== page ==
(ILO) – The international community marks World AIDS Day again this Wednesday, Dec. 1. It is almost thirty years since AIDS, caused by the Human Immuno-deficiency Virus (HIV) first began to have a devastating effect on individual lives, workplaces and societies. Currently, about 33 million people are living with the virus globally. There are another 7,500 new cases of infection every single day. Workplaces can play a key role in the HIV response according to the first international labor standard on HIV and AIDS adopted by the ILO last June. Andrew Bibby, a London-based journalist, reports for ILO Online.
The ILO’s Recommendation 200, approved by an overwhelming majority of the world’s governments, employers’ and workers’ organizations at this year’s International Labour Conference, provides a new tool in the global fight against the virus. The Recommendation concerning HIV and AIDS and the world of work is the first international labor standard focusing on human rights explicitly on HIV and AIDS in the context of work. It operates on the basis that HIV/AIDS is a workplace issue, not simply because it affects the workforce but also because the workplace can play a vital role in limiting the spread and effects of the epidemic.
This principle is being put firmly in practice in a highly innovative program being coordinated jointly by the ILO, UNAIDS, the Universal Postal Union and UNI Global Union, which makes use of the key role which post offices and postal workers play in their communities. Brazil, Burkina Faso, Cameroon, China, Estonia, Mali and Nigeria have already been using their post office networks to communicate basic health information and preventative advice about HIV/AIDS, and the idea is now being extended to post offices in other countries.
For Assane Diop, executive director of the ILO’s Social Protection Sector, the initiative makes enormous sense.
“The campaign is creatively using the opportunities of the postal network and its structure in each country to raise awareness of HIV/AIDS, and to counter stigma and discrimination,” he says.
His view is echoed by Edouard Dayan, director general of the UPU, “With 600,000 post offices around the world, the postal network is a natural partner for this HIV prevention awareness campaign. It is the single largest health-awareness initiative ever launched globally by the postal sector, demonstrating the huge outreach and value of the universal service that it provides,” he says.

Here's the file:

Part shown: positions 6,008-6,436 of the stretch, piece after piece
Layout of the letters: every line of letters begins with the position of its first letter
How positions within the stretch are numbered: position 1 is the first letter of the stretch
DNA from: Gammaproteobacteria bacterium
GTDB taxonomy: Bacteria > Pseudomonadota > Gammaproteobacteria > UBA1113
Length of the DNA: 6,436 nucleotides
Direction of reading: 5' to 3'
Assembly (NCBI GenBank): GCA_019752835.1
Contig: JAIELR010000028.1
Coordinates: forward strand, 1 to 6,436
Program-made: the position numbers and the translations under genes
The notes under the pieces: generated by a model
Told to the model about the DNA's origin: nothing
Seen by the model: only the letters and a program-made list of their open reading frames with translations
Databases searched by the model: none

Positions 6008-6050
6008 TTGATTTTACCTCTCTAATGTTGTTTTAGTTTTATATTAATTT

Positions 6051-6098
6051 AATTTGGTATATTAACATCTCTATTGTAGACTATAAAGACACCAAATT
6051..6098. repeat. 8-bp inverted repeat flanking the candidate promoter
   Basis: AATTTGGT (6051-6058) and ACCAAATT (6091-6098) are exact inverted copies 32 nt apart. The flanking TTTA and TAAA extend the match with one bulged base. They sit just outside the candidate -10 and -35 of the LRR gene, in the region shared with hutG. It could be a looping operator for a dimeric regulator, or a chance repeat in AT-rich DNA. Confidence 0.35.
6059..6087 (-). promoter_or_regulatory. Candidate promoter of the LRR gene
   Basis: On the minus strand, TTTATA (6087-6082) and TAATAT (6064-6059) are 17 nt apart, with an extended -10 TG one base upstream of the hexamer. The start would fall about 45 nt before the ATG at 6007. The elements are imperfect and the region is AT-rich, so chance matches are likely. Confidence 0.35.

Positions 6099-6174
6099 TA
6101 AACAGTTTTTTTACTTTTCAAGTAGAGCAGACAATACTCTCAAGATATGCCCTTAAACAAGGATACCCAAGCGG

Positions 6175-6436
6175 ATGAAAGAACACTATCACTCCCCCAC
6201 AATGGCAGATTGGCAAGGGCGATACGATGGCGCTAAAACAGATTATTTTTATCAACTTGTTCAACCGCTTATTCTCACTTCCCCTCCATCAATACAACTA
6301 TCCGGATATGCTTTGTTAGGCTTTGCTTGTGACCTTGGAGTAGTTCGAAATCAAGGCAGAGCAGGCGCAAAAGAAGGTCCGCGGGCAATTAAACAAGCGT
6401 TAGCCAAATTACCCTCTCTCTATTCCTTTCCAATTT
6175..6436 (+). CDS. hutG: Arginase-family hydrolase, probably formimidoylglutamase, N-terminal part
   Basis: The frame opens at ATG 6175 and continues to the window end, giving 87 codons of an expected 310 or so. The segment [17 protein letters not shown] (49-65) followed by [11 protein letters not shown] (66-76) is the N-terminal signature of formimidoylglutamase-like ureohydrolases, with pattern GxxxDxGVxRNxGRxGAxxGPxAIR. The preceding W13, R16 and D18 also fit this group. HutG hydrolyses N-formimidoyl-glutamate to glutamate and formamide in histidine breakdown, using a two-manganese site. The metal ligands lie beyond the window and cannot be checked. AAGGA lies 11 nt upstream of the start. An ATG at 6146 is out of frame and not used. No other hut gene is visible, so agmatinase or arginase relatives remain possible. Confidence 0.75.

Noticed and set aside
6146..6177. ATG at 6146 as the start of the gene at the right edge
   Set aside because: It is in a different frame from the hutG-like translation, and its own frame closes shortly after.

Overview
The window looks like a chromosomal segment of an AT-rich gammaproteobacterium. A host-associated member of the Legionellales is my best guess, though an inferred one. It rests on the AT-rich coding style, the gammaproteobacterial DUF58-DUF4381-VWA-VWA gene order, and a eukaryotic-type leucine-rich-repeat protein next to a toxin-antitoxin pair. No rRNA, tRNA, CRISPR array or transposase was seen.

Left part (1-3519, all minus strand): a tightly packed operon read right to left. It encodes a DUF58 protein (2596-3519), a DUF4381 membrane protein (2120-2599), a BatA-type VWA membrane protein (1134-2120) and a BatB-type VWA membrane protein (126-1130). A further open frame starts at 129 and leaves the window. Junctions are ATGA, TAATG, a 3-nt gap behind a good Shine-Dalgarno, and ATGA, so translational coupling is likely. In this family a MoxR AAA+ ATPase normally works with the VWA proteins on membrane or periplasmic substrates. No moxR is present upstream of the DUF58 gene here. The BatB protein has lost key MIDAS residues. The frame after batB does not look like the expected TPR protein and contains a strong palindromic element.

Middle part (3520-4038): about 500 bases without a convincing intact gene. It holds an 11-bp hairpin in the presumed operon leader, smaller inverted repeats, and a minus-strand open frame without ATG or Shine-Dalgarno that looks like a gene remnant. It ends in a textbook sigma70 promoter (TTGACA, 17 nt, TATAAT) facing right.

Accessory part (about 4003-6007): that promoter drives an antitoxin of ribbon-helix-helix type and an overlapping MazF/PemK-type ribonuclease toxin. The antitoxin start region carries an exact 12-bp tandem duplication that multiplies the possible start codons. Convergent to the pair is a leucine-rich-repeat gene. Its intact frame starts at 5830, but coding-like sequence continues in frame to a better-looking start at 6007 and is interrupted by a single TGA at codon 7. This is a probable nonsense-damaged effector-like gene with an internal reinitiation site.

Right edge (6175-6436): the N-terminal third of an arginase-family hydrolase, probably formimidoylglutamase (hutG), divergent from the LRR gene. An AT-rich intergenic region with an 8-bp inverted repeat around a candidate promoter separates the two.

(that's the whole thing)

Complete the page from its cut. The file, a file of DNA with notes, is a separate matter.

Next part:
The campaign was launched in Brazil in February this year, just in time for the Carnival period. More than 12,000 post offices have been displaying leaflets and posters, and around 800,000 letters with HIV prevention advice have been delivered to households in three pilot areas of the country. The posters and leaflets carry the slogan, “The post offices are fighting against AIDS. What about you? Protect yourself: use a condom.” A dedicated website at www.correioscontraaids.org.br was also established for the campaign.
In Nigeria, Nigeria Post (NIPOST) focused first on raising awareness among its own employees through training workshops designed specifically for counter staff and managers. These employees were then encouraged to cascade the information down both to other NIPOST employees and to the public using the post office network. To launch the campaign, ceremonies were held in different parts of the country with employees wearing colorful T-shirts bearing the slogan NIPOST cares, protect yourself.
“The Post is now seen as a carrier of health information, not just mail,” says Maayen Ujong, NIPOST’s director of operations.
In neighboring Cameroon, postal workers have also been given a particularly key role to play in the success of the campaign. CAMPOST launched their campaign in July last year, putting employee communication at the heart of their effort. Campaign coordinators visited post offices to liaise with local staff and to deliver the visual materials. CAMPOST estimates that more than 36,000 people visit the country’s post offices each day and are therefore being made aware of the message of the campaign.
The four partner organizations behind the campaign are now developing the second phase of the initiative, which focuses less on general public awareness and more on raising HIV awareness specifically among postal employees rather than the general public. The postal and logistics sector is a major source of employment worldwide, with five and a half million people working for the main national postal operators, and a further 2.5 million working for private, informal and courier services.
Among postal operators who are developing good practice is the South African Post Office, which has launched a booklet, the Employee Guide to understanding HIV and AIDS and which has pioneered voluntary HIV testing and counseling for its staff.
Initiatives such as these, as well as the active participation of UNI Global Union which represents postal workers, reflect the spirit behind ILO Recommendation 200, which stresses the value of social dialogue. A successful HIV/AIDS policy and program needs cooperation and trust between employers, workers and governments, the Recommendation advises.
The ILO recommendation, adopted in June 2010, builds upon and reinforces the principles of the ILO Code of Practice on HIV/AIDS and the world of work, developed in 2001. The ILO code, as well as Recommendation 200, is available on the ILO website at www.ilo.org/aids.
A more specialist ILO publication, providing guidance on establishing workplace policies on HIV/AIDS, entitled Guidelines on HIV and AIDS for the postal sector, is under preparation and will be launched shortly.